XOXO: Mark Your Calendars

Alejandra Guzman: Friday, May 13 @ AVA Amphitheater - COURTESY PHOTO
Courtesy photo
Alejandra Guzman: Friday, May 13 @ AVA Amphitheater

Mark your calendars…

Thursday, May 12

Where the river of life flows. In 1989, this unsigned German guitarist’s self-released debut album, Marita: Shadows and Storms, was recorded in a shack beside a gravel pit on old analog equipment for less than $3,000. After signing with Higher Octave Music, a remastered/rebranded version, Nouveau Flamenco (1990), rose to be the best-selling instrumental acoustic guitar album of all time. He returns with Visions 2020 (2021), his thirty-third album. Ottmar Liebert & Luna Negra. At Rialto Theater…

Spring flowers bloom. Exploring themes of growth and acceptance, saxophonist/composer
Autumn Dominguez & Friends toast the release of Sunflower Seeds (2022), Dominguez’ debut recording. At Hotel Congress Plaza…

Friday, May 13

An unexpected pairing. Mexican superstars Alejandra Guzmán y Paulina Rubio have a long, at times contentious, history. In the early ’90s, they both dated Mexican pop singer Erik Rubin, which led to a public rivalry. “Who would have thought? Two perras [bitches] onstage,” Guzmán quipped at a recent concert, the Houston Chronicle noted. Real life drama and pop spectacle collide like a crossfire huracán. At AVA Amphitheater…

Singing her heart. Highlights on Dianne Reeves’ awe-inspiring resume include: Five Grammy awards, a National Endowment for the Arts Jazz Masters award, honorary doctorates from Berklee College of Music and The Juilliard School. Her newest collection of songs, Beautiful Life (2013), showcase Reeves’ gifts in melding R&B, Latin and pop elements within the architecture of 21st century jazz. At Leo Rich Theater…

“Never Enders.” Over the course of a thirty-year career, Lonestar’s rich vocal harmonies have propelled their well-crafted ballads and poppy country-rock songs to the top of the Billboard country charts. In an interview with Think Country, founding member Dean Sams muses about their potential fate had success not intervened. “Michael [Britt] would have fared okay. He was [studying] to be a pharmacist. Keech [Rainwater] would’ve been working on boats. I’d have been sackin’ groceries at Piggly Wiggly and Richie [McDonald] would’ve been mixing pigs feet.” At Fox Tucson Theatre…

Rose in the garden. During the 1960s, a fresh-faced Karla Bonoff used to queue up at the legendary Troubadour in West Hollywood in hopes of landing a coveted slot for the open mic night. “It was an amazing time. Jackson Browne, James Taylor and Elton John were around in those days,” Bonoff recalls. Best known as a songwriter, she scored a hit with “Personally” (1982), a song that she didn’t write. Linda Ronstadt, Aaron Neville, Wynonna Judd, Bonnie Raitt have all recorded songs Bonoff did pen. At Berger Performing Arts Center. Accompanied by guitarist Nina Gerber. RISO (Matt & Bekah Rolland of Run Boy Run) opens… Reaching beyond the confines of any one performance genre, Tucson Libertine League celebrates the burlesque troupe’s fifth anniversary with a bash. DJ duo MiracleGrow spin wax at a post-show dance party. At 191 Toole…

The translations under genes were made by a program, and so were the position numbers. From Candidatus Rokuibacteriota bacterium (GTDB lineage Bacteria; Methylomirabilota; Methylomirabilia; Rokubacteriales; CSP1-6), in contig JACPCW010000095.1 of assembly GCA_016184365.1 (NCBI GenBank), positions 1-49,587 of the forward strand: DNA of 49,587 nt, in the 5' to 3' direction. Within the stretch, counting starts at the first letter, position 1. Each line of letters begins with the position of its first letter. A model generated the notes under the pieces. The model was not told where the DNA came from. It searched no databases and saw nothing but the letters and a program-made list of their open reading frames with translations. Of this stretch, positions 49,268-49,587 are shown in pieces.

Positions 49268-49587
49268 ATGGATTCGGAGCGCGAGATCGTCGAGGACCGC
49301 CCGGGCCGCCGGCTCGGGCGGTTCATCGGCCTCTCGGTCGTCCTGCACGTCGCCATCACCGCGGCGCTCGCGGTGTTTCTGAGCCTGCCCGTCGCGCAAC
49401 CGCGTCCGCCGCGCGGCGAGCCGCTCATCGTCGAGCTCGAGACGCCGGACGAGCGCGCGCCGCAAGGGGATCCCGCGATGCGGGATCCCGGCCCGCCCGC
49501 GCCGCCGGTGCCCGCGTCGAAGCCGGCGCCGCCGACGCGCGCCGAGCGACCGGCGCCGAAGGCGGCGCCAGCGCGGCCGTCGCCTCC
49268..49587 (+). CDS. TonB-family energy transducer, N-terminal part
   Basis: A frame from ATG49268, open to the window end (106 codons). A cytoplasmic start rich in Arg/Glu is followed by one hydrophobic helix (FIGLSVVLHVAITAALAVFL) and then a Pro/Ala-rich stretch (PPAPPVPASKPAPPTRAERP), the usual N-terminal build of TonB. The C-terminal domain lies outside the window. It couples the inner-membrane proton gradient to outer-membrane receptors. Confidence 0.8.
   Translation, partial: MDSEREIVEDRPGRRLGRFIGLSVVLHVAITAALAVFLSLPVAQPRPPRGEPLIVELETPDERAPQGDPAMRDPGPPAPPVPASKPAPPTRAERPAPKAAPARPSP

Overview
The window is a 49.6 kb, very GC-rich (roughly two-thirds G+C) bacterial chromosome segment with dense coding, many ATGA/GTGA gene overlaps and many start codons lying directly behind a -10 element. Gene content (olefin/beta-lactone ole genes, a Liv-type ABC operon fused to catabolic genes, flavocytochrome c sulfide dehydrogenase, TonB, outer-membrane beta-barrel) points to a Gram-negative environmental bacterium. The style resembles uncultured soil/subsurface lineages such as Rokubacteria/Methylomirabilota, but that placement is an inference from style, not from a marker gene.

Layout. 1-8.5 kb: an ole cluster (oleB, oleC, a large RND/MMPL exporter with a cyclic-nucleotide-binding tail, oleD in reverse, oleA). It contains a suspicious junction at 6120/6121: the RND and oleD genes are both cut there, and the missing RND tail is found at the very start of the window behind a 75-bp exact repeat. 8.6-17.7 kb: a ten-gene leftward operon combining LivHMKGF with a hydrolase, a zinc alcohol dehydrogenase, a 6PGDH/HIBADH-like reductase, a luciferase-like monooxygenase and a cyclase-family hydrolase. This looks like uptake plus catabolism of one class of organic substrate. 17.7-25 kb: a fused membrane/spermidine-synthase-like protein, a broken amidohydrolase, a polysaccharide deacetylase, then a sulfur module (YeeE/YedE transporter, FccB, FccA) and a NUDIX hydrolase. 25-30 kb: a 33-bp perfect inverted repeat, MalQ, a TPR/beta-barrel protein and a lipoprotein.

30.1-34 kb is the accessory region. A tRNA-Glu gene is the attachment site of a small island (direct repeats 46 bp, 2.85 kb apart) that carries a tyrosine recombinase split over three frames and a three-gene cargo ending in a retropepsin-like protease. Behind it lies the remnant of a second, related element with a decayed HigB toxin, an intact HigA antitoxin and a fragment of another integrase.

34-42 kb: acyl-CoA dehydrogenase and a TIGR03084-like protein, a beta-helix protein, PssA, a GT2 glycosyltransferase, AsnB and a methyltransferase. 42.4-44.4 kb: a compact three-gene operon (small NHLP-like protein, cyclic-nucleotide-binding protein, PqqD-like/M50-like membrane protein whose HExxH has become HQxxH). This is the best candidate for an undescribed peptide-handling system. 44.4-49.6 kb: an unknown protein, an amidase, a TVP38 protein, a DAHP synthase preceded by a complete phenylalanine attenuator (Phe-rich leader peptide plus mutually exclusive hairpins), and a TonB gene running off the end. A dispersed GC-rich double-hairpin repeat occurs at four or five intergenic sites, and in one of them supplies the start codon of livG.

Influenced by the DIY ethos of The Pixies and PJ Harvey, Cedars is an electronic rock band from Texas who believe that beauty will change the world. At Thunder Canyon Brewstillery…

Saturday, May 14

Besos Mediterreano. In 2002, celebrated Greek-Canadian guitarist Pavlo won a lawsuit against R. Kelly (no stranger to legal entanglements) and Jay-Z, who sampled riffs from Pavlo’s “Fantasia” to create the rhythmic underpinning for “Fiesta.” “Fiesta” rose to become a Top 10 hit and Pavlo now shares in the publishing royalties as a co-writer. At Rialto Theater…

Sometimes a cloud is just a cloud. Weaned on a steady diet of 1970s AM radio, songwriter/guitarist Eric D. Johnson (The Shins, Califone) began a solo four-track recording project in 1997. From humble beginnings, Fruit Bats—noted as early entrants into the folk-rock scene of the early aughts—grew into a touring band with an ever-shifting lineup. Johnson tells the Chicago Sun-Times, “I started out a hippie, but I’ve always had this pop jones. That’s been plenty revolutionary.” At 191 Toole...

Remaining faithful to set lists and arrangements, Roy Orbison Returns with a re-creation of Orbison’s 1980’s concert era. At Fox Tucson Theatre… Inspired by the mysterious full moon and alluring starlit sky, GLOW: An annual multimedia art event, features the music of Kevin Pakulis and his Band. At The Triangle L Ranch (Oracle)…